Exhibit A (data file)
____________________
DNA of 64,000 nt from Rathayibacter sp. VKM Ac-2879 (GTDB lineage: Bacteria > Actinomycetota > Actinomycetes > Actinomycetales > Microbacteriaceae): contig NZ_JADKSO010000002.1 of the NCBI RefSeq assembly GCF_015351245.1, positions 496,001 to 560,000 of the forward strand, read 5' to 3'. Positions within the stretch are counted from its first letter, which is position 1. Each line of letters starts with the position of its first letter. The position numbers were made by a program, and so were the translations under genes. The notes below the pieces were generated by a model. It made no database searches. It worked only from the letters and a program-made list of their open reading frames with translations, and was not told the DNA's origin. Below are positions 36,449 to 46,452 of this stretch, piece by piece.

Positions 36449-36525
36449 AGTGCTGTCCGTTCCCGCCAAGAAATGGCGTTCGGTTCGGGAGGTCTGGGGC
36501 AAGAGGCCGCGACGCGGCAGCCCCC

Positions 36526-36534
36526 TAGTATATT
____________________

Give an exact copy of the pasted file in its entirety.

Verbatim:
DNA of 64,000 nt from Rathayibacter sp. VKM Ac-2879 (GTDB lineage: Bacteria > Actinomycetota > Actinomycetes > Actinomycetales > Microbacteriaceae): contig NZ_JADKSO010000002.1 of the NCBI RefSeq assembly GCF_015351245.1, positions 496,001 to 560,000 of the forward strand, read 5' to 3'. Positions within the stretch are counted from its first letter, which is position 1. Each line of letters starts with the position of its first letter. The position numbers were made by a program, and so were the translations under genes. The notes below the pieces were generated by a model. It made no database searches. It worked only from the letters and a program-made list of their open reading frames with translations, and was not told the DNA's origin. Below are positions 36,449 to 46,452 of this stretch, piece by piece.

Positions 36449-36525
36449 AGTGCTGTCCGTTCCCGCCAAGAAATGGCGTTCGGTTCGGGAGGTCTGGGGC
36501 AAGAGGCCGCGACGCGGCAGCCCCC

Positions 36526-36534
36526 TAGTATATT